Water quality is an essential factor in your fish being comfortable in their artificial environment. pH is one of the parameters that determine water quality. At times, it is the difference between life and death to fish.
What causes low pH in aquarium or fish tank water?
Aquarium water experiences many pH changes due to chemical or biological processes. That said, several factors, including dissolved solids/minerals, the volume of carbon dioxide in water, and filtration system failure, can lower the pH of water in your fish tank.
It is highly recommended not to tamper with an established equilibrium, even if you notice low ph test results. The rule of thumb is if it is not broken, don’t fix it. As long as your fish is okay, with no signs of undue stress, keep observing.
Tampering with the system can recycle your tank and be even more detrimental to your fish. Furthermore, fish being susceptible, more significant than 0.3 in 24 hours, is catastrophic to fish. Care should thus be taken when handling ph.
pH, what is that?
Despite being an essential factor in water quality, not very many aquarists know what ph is.
PH is the measure of how acidic or basic/alkaline something is. When we test our water for pH, we try to establish if our water is basic or acidic, or neutral(in cases of pure water).
It is measured on a scale of 1 to 14. Acids range from a pH level of 1 to 6. The lower the pH level, the more acidic you get. An acid at 1 is highly and fashionably acidic.
8 to 14 is the range for alkaline or basic substances. The higher the number, the more basic something is. Yes, it’s the opposite of what applies in acids. Why?
Let me put it this way; the closer you are to a pH level of 7, the weaker an acid or basic substance is. At the 7th level, we say a substance is neutral.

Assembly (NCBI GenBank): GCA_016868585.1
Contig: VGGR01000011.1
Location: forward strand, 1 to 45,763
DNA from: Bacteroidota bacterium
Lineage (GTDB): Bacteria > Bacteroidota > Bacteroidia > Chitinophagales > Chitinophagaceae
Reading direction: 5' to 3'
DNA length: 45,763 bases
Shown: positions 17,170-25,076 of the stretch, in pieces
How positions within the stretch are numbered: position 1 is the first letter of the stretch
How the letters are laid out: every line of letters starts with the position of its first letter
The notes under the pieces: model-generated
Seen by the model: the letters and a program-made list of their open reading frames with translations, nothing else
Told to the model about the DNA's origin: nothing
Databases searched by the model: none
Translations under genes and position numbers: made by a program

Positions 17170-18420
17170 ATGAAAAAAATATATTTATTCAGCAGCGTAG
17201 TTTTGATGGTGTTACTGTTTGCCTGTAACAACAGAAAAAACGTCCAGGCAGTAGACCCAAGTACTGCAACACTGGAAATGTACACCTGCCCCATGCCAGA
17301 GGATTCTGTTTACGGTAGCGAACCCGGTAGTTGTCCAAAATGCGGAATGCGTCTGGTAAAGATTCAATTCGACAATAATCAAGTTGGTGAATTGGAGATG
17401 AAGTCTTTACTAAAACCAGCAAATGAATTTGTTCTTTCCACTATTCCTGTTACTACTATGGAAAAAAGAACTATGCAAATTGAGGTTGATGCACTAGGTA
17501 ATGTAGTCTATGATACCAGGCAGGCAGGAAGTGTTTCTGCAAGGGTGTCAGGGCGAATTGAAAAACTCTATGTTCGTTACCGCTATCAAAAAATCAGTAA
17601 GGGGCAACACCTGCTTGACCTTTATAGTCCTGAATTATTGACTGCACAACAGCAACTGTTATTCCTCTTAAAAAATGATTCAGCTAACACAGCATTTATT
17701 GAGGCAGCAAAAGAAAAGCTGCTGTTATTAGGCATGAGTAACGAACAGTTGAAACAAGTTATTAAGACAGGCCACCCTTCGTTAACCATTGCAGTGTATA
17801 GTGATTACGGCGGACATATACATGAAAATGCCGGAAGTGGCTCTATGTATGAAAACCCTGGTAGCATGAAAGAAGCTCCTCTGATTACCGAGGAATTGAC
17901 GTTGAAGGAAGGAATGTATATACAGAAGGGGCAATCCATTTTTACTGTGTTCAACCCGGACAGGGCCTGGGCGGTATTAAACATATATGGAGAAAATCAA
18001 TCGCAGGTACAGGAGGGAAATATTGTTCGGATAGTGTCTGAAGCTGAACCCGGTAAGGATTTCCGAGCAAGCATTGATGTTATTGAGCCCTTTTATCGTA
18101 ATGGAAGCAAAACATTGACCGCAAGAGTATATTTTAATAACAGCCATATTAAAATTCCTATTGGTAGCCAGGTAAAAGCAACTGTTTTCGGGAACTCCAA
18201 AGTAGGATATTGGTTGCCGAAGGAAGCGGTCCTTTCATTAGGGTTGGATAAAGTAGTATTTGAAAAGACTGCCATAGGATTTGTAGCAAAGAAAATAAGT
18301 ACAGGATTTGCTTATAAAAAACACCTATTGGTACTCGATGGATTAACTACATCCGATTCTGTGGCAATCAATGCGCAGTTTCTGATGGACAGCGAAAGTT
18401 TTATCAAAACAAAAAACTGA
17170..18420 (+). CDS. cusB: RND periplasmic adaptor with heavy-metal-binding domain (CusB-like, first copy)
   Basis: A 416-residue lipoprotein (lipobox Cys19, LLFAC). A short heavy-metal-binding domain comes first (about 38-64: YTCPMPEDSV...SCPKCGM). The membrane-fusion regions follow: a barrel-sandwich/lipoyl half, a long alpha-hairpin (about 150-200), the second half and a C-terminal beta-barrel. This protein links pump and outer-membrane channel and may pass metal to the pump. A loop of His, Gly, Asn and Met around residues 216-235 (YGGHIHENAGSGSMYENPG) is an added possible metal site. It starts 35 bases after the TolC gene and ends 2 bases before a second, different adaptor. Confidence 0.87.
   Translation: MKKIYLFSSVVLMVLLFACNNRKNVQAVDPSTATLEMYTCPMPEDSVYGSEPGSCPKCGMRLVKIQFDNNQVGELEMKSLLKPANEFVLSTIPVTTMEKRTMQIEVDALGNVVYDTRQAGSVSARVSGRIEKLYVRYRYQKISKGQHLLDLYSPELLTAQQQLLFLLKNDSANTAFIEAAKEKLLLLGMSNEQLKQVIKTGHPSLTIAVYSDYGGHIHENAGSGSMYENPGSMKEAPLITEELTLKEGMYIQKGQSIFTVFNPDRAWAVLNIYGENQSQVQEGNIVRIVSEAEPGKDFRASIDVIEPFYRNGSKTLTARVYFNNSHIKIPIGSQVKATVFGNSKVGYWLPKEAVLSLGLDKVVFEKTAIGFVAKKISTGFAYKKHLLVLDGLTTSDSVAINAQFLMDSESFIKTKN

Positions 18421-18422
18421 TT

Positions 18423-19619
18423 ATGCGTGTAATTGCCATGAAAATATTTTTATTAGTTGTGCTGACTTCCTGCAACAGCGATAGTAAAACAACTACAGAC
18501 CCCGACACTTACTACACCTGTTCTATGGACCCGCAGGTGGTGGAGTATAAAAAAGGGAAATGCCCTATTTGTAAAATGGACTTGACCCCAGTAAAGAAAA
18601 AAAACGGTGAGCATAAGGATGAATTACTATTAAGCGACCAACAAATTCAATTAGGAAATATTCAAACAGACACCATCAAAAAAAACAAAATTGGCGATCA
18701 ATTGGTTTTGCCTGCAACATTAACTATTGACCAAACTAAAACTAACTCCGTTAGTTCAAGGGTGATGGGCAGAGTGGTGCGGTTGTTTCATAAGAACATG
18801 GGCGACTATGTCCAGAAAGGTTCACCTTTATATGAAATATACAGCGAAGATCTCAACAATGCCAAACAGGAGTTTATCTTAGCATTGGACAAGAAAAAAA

Optimal pH Level for Fish
Fish come from different environments. We have saltwater and freshwater fish; Fish from cold water regions, and those from tropical conditions. In short, there are a variety of conditions that fish survive in.
Depending on where they come from, fish are adapted to specific water conditions. That includes the pH range tolerated by fish.
The excellent news is Most fish fall within the pH range of 6.5 to 9.5. Higher or lower ph can cause severe stress to fish and illness. There are species of fish that exceed this range, but we can treat them as exceptional cases.
It is vital to know the optimal ph level for the fish you keep. Try to meet this range so that your fish can thrive and flourish.
You should test the pH of water once a week at a regular(specific) time. This is to accommodate the ph changes in the water while monitoring to ensure it is within the acceptable range.
How does Low pH affect Fish?
Now that you understand what ph is, let us look at the effects of low pH on our aquatic buddies.
Low pH means that the environment is acidic. Acids denature protein substances. This is the effect of acids on the cellular membranes of fish. At lower pH levels, the fish will die.
Low pH significantly alters the ecosystem in water. Beneficial bacteria, crucial in cycling, can not survive in low pH water. Their optimal range is between 7.0 and 8.0.
Destruction of the bacteria that break down toxins in water causes accumulations of the same. Your fish will be swimming in accumulated poop and decayed matter. Horrible!
Lots of ammonia and nitrite in the aquarium will cause stress, poisoning, suffocations, and, eventually, death.
Either way, it is hazardous for fish to live in unacceptable low pH water. Be sure to keep the recommended range of pH constant.
The pH of your aquarium’s water is a crucial factor in determining the health and happiness of its inhabitants. Maintaining it within an optimal range will ensure that your fish thrive. It may seem like many things are going on inside this tiny ecosystem, but changes are minimal for a cycled tank. Hence, be sure to note what is wrong and fix it to restore normal conditions.
Jesse is the principal author of this blog. He is an avid fishkeeper with rich experience spanning several years. He is here to share his knowledge and ensure you also have a guiding compass, as he did with his father.